i. The source used in the Yaghoobian’s article for reporting the national IQ score is a website named photius (www.photius.com). The site itself got the information from a 2002 book “IQ and the wealth of the nations “by Richard Lynn, Professor of Psychology, and Tatu Vanhanen, Professor of Political Sciences. The book argues that international differences in current economic development are due in part to differences in average national intelligence as indicated by national IQ estimates. The IQ figures were based on actual tests for IQ in 81 nations including Iran. In 104 of the world’s nations there were no IQ studies at all and the IQ was estimated based on IQ in surrounding nations with similar ethnicities and cultures.
Many other studies have used the data reported in this book, while some criticisms has been raised including the questioning of the methodology and of the incompleteness of the data, as well as of the conclusions of it. In 2006, the authors published another book named “IQ and Global Inequality” presenting calculated IQs for 113 countries and estimated IQs for an additional 79 countries. They also responded to the first book critics.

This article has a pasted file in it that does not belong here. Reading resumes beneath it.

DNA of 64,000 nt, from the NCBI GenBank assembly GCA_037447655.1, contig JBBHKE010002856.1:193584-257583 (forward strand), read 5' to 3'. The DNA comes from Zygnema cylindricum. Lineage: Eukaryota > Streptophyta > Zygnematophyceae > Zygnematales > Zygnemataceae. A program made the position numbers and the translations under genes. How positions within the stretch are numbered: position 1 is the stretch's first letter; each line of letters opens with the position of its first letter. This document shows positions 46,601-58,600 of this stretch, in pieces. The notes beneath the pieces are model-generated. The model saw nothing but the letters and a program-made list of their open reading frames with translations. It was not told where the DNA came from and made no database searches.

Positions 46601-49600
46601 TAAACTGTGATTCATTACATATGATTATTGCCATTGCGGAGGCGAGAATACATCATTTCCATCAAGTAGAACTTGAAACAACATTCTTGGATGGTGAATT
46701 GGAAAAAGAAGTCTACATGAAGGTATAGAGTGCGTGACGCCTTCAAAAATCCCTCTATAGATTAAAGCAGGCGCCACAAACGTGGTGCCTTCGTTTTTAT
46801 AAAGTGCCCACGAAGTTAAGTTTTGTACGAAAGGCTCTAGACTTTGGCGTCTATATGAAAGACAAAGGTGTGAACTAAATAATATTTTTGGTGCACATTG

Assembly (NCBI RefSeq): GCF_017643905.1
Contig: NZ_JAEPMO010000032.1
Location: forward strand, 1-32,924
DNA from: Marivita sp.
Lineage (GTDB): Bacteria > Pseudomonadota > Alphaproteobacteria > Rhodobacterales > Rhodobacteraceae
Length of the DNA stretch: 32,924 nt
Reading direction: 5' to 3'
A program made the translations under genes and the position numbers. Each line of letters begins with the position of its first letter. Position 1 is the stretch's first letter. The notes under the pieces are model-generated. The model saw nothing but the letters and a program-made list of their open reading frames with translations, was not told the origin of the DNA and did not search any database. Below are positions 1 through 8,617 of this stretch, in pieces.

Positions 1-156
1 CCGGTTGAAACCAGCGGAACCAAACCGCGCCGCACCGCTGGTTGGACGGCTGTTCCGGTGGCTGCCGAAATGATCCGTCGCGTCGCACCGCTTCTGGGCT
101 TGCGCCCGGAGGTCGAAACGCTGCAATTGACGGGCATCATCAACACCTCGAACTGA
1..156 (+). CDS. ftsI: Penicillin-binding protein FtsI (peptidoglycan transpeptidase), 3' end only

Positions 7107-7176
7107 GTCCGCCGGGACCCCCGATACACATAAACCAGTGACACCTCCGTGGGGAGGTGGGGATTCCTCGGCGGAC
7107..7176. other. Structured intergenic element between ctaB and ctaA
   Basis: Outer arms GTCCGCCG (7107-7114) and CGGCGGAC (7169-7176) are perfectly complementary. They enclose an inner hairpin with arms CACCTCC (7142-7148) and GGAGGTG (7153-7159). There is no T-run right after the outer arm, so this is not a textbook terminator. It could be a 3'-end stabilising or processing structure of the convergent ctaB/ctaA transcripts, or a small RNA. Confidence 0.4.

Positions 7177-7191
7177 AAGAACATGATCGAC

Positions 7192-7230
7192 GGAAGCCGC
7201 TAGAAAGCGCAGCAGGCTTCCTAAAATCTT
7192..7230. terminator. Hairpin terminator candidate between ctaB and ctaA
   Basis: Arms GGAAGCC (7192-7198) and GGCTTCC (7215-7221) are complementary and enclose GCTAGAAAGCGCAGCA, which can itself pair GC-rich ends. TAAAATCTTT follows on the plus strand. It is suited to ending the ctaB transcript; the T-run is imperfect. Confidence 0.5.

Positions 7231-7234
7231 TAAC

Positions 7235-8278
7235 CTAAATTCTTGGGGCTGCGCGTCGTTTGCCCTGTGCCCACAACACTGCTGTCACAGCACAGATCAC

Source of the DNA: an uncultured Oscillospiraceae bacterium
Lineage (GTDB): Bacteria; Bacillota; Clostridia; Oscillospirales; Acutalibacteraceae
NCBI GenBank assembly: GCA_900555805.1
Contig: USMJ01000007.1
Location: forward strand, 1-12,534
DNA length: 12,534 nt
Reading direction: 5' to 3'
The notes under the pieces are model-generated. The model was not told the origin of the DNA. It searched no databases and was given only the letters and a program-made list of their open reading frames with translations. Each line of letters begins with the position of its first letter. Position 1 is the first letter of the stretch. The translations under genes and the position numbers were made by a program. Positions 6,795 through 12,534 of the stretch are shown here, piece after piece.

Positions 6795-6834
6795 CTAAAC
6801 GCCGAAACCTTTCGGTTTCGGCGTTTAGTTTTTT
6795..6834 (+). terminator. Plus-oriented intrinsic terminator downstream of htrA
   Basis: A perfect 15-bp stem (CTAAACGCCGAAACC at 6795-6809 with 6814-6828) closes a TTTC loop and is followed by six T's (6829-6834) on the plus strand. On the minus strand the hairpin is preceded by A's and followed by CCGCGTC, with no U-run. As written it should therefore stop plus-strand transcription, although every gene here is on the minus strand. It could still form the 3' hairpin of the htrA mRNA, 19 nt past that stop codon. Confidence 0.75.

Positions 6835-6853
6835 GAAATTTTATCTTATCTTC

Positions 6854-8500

In 2010, in an article entitled “National IQs updated for 41 Nations”, Lynn presented new national IQs for 25 countries and revised national IQs for 16 countries and there was no change in the IQ score reported for Iran (IQ score 84) (1).
In a 2012 article of Lynn and Vanhanen “National IQs: A review of their educational, cognitive, economic, political, demographic, sociological, epidemiological, geographic and climatic correlates” showed that there are significant and substantial correlations between national IQs and a wide range of phenomena including educational attainment (EA) (represented by scores obtained by school students in math and science), per capita income, economic growth, various other economic variables, crime, political institutions, health, demographic and sociological variables, and geographic and climatic variables. In this way they defended the validity of their reported national IQs and believe that these high correlations would not be present if their national IQs were meaningless (2).